We all know the story of Walt Disney World’s Haunted Mansion . . . or do we?
It’s the most famous haunted house attraction in the world, and the scariest place at any Disney Park, home to 999 happy haunts who practice their terror with ghoulish delight. When you visit you get trapped in a stretching room with no windows or doors, taken aboard a Doom Buggy, and given a tour through creepy hallways, a raucous ballroom, an eerie attic, and a swinging graveyard, all before being told that the residents of the mansion (ranging from Madame Leota to the Hatbox Ghost) are always looking for one more ghost to join their ranks.
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But that’s not quite a storyline, though, is it? It’s an experience, to be sure, one featuring many quickly-told stories along the way — a ghoulish figure trapped in a coffin, two duelists whose hatred extends even beyond death, and (told in the most detail) a ghostly bride who did away with each of her husbands. There’s also a clear, established location and a sense of place to it all; arguably, no place on earth has quite the same eerily macabre feel as Disney’s Haunted Mansion (except for any given Tim Burton movie).
However, it’s hard to tell on a first, second, or even hundredth ride-through whether or not there is a clear storyline that we’re meant to be following. Who is the ghostly voice speaking to us? Whose body do we see hanging above the stretching room? What (if anything) does either have to do with the owner of the house, the nigh-mythical Master Gracey, or that one hidden Mickey in the ballroom, or Eddie Murphy? (It’s got nothing to do with Eddie Murphy.) Is there any relation to Mystic Manor or Phantom Manor? (There isn’t.)
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Now, as they say, “look alive,” and let’s take a little tour of the storyline – or lack thereof – of Walt Disney World’s Haunted Mansion.
Style Without Storyline
As David Younger explains in his book Theme Park Design & The Art of Themed Entertainment, Walt Disney’s Haunted Mansion was one of two Disney attractions (alongside Pirates of the Caribbean) that embodied the ultimate realization of the “Traditional” design style created by Walt Disney and his first generation of Imagineers. This style, “can be identified by its preference for Immersive Design . . . and Experiential Story, but came about in a time before the theme park was defined as a place of elaborate rides, instead pulling inspiration from many forms of spatial attractions.”
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What this means in practice is that the Haunted Mansion was created to evoke a feeling and a sense of space/place, but not necessarily to tell a specific story. Each scene isn’t necessarily connected to the ones that come before or after it – other than through the spatial representation of being inside a haunted house with multiple rooms – and Guests aren’t taking a role in a story but are rather passing through and observing these various scenes.
However, in the years since the Haunted Mansion was developed and first opened at the Magic Kingdom, the desire for immersive storytelling on the part of theme park fans has grown, which means that there have been several after-the-fact attempts to bring a cohesive storyline to the attraction even if none was originally intended. Only one of these, though, is considered the “official” story by Walt Disney Imagineering.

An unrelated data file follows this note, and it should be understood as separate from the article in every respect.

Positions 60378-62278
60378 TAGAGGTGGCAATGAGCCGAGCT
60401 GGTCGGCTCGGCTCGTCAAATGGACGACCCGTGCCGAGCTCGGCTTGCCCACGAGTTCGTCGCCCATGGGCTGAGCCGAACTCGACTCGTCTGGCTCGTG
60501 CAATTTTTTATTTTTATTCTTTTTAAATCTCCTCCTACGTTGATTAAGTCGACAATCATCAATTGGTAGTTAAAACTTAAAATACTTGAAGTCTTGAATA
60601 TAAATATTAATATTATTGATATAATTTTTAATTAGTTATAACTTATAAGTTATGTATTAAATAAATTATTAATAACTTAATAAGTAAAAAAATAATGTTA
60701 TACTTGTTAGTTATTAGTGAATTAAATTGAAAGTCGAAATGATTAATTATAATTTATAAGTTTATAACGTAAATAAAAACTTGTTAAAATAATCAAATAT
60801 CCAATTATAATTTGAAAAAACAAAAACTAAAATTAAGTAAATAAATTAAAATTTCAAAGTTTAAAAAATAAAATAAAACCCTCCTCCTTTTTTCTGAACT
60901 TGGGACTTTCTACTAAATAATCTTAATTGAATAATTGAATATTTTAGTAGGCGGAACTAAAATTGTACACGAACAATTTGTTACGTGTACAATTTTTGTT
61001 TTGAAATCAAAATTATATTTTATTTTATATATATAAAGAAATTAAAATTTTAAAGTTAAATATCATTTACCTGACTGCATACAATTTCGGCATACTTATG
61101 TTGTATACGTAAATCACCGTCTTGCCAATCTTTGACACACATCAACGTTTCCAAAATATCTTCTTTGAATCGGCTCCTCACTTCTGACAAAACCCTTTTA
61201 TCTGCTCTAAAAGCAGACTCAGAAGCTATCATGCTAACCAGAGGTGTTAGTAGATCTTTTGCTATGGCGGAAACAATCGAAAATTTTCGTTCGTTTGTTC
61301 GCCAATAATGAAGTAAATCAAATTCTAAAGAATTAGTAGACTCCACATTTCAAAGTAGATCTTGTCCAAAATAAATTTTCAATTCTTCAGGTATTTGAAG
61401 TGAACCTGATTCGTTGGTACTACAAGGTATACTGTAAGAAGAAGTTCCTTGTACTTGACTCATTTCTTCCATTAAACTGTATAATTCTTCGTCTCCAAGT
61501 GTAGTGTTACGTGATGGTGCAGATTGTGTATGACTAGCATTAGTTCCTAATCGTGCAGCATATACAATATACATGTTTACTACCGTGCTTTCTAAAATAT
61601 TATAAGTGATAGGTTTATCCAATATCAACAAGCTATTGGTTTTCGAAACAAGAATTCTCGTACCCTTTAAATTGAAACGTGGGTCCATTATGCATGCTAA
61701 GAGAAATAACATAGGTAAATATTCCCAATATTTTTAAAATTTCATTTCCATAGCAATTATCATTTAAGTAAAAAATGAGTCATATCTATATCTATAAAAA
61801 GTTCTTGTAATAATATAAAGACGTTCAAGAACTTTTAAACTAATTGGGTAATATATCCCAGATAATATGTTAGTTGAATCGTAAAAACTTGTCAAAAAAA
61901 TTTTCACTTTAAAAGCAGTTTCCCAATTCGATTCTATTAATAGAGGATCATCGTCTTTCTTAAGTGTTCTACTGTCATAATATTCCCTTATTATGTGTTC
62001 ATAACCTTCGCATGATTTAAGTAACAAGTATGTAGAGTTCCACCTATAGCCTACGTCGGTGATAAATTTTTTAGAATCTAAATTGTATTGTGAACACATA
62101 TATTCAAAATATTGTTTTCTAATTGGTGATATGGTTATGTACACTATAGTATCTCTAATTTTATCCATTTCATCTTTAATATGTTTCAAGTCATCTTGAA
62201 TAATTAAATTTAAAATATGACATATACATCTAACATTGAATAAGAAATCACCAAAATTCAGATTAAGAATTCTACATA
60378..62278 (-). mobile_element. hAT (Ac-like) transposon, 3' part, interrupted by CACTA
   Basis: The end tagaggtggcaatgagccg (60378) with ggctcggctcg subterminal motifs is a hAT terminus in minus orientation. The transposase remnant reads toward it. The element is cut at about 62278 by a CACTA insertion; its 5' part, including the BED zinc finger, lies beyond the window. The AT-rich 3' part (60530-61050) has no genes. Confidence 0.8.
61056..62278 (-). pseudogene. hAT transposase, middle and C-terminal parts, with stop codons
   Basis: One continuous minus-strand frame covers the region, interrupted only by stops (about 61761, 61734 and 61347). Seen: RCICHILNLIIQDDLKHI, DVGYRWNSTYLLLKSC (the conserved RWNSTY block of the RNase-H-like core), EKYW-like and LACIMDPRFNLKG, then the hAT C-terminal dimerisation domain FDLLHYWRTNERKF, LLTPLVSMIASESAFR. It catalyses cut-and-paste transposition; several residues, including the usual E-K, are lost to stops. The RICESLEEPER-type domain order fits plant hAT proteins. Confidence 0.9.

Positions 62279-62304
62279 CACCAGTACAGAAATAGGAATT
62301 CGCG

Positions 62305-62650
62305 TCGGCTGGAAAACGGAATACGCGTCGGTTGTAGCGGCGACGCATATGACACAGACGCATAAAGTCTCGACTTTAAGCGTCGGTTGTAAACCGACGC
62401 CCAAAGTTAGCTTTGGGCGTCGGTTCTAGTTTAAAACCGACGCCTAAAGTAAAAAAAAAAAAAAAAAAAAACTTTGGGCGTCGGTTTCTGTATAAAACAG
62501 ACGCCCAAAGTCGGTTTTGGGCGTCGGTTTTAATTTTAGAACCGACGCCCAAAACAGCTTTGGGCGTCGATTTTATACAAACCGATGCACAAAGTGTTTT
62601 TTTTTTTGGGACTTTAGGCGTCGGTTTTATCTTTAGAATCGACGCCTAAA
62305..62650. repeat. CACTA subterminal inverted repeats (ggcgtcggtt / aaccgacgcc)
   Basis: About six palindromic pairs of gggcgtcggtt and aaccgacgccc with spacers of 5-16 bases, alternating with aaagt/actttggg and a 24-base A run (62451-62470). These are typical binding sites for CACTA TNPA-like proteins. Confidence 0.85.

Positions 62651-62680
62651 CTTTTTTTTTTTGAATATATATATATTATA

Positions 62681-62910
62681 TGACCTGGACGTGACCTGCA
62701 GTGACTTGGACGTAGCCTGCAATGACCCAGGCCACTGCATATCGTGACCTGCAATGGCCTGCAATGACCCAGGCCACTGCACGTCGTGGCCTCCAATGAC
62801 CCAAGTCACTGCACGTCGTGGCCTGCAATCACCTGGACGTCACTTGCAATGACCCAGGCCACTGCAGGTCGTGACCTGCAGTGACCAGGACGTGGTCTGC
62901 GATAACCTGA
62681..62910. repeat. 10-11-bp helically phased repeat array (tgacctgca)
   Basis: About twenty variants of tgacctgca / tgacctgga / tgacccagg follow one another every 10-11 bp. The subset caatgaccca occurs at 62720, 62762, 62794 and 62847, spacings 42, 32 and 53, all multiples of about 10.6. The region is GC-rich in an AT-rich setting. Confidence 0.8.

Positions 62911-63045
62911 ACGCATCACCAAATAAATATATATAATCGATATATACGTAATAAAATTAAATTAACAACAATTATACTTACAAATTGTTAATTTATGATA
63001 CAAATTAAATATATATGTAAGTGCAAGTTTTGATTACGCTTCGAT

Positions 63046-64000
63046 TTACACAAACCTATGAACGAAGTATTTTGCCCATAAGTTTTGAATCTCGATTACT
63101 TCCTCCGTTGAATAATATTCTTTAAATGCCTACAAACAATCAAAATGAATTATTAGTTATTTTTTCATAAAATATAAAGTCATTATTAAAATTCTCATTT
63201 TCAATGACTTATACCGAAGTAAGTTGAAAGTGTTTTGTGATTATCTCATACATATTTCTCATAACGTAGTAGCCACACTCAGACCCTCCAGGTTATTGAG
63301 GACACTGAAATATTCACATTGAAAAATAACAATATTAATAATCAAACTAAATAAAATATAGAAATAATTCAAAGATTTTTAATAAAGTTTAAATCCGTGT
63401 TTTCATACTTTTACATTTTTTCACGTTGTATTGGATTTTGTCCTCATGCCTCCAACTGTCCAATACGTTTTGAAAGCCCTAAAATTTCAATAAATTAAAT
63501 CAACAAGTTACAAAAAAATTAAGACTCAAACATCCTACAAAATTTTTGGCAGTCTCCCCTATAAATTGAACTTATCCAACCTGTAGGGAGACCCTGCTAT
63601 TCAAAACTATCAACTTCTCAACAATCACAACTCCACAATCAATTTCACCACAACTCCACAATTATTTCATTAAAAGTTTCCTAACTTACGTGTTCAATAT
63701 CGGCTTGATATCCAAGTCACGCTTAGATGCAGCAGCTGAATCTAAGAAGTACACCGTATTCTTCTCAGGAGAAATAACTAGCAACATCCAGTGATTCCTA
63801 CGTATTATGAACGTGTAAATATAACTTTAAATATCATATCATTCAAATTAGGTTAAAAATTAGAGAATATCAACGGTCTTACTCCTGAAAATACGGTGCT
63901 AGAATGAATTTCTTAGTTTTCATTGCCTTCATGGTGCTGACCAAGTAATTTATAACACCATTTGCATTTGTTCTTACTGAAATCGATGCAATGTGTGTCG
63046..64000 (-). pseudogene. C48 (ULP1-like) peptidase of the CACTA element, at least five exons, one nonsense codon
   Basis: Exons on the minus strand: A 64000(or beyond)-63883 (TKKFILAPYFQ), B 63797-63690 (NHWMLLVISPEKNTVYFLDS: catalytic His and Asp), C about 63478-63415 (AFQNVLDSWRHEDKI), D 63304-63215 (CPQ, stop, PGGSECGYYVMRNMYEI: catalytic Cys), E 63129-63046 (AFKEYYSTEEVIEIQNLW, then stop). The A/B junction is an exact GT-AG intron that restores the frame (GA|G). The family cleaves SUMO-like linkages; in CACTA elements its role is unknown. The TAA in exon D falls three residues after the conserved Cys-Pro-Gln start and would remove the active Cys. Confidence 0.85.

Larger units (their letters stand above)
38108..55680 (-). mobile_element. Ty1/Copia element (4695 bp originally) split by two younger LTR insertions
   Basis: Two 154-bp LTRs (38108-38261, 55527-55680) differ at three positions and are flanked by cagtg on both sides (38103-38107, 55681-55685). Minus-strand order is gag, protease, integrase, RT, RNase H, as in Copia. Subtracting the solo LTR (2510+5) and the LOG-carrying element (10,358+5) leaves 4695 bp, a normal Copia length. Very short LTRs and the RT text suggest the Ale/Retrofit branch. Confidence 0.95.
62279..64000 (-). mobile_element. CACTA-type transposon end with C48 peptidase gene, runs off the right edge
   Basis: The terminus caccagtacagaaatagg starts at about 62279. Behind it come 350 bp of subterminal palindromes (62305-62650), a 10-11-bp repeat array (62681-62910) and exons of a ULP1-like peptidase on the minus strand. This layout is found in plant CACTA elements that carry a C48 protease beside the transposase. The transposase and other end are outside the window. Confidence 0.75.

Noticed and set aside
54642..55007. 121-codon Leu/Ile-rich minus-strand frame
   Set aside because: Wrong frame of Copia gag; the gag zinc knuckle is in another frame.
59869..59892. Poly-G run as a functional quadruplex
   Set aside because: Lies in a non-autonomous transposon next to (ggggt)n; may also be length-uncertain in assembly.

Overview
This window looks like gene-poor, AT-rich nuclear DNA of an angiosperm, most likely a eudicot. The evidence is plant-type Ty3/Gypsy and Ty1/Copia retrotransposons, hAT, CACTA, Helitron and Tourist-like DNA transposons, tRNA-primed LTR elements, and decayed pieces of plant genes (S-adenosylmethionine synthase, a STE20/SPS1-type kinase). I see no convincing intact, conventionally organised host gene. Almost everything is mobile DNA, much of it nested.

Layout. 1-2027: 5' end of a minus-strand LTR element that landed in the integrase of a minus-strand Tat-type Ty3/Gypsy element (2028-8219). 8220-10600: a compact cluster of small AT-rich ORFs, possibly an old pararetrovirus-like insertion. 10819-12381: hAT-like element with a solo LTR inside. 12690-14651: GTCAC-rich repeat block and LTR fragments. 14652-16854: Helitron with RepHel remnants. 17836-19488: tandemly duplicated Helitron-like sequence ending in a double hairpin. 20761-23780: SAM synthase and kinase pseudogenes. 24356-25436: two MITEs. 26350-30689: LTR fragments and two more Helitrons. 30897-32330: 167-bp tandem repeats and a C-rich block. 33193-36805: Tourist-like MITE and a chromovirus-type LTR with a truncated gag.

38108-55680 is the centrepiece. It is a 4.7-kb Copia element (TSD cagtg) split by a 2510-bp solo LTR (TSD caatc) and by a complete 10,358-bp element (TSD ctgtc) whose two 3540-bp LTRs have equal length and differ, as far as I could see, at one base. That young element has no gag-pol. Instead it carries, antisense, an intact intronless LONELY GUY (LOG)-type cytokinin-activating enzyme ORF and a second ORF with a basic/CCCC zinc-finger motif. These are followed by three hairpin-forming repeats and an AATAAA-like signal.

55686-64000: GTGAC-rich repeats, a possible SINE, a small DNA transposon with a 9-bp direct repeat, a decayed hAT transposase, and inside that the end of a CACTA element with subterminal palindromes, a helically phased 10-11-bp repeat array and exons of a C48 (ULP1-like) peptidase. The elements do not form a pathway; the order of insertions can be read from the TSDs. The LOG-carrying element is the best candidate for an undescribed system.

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The Storyline Emerges
It wasn’t until late in the design process that the Haunted Mansion’s show writer, X. Atencio, was brought on board. According to Disney Imagineer Jason Surrell in his Disney Editions book The Haunted Mansion: From the Magic Kingdom to the Movies, “Atencio’s main task after joining the team was to take Marc Davis’s humorous characters and vignettes, Claude Coats’s sinister settings, and Rolly Crump and Yale Gracey’s haunting illusions and special effects and combine them in a way that made sense.”
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This, of course, was easier said than done. For example, the original idea to have a raven guide Guests through the attraction was dropped in favor of the voice of the disembodied Ghost Host, and, “Almost by default, X. returned to Walt’s original concept of a retirement home in which displaced spirits could spend their afterlives happily haunting any unsuspecting guests who came calling.”
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Ultimately, though, Surrell notes that a story did come together:
Though not as intricately constructed as a Shakespearean play, a story exists. In fact, Imagineering legend and Disneyland veteran Tony Baxter believes that, in the end, combining the seemingly divergent work of Marc Davis and Claude Coats inadvertently gave the Haunted Mansion a fairly solid three-act structure. In Act One, which begins slowly and ominously in the Foyer, guests anticipate the appearance of the happy haunts, and experience poltergeist activity and unseen spirits. Madame Leota provides the curtain that separates Act One and Act Two. The medium conjures up the spirits and encourages them to materialize, which they promptly do in the swinging wake in the Grand Hall and the Attic. The descent from the attic window into the Graveyard takes guests into Act Three, in which they are completely surrounded by the ghosts who are enjoying the manic intensity of a graveyard jamboree. Finally, one of three Hitchhiking Ghosts materializes beside guests in their Doom Buggy before the exit. This might be a happy accident, as Imagineers refer to such serendipity, but it works.
And there you have it – the gossamer-thin storyline thread that weaves together the otherwise disparate scenes of Haunted Mansion. See if you can follow along next time you take a ride!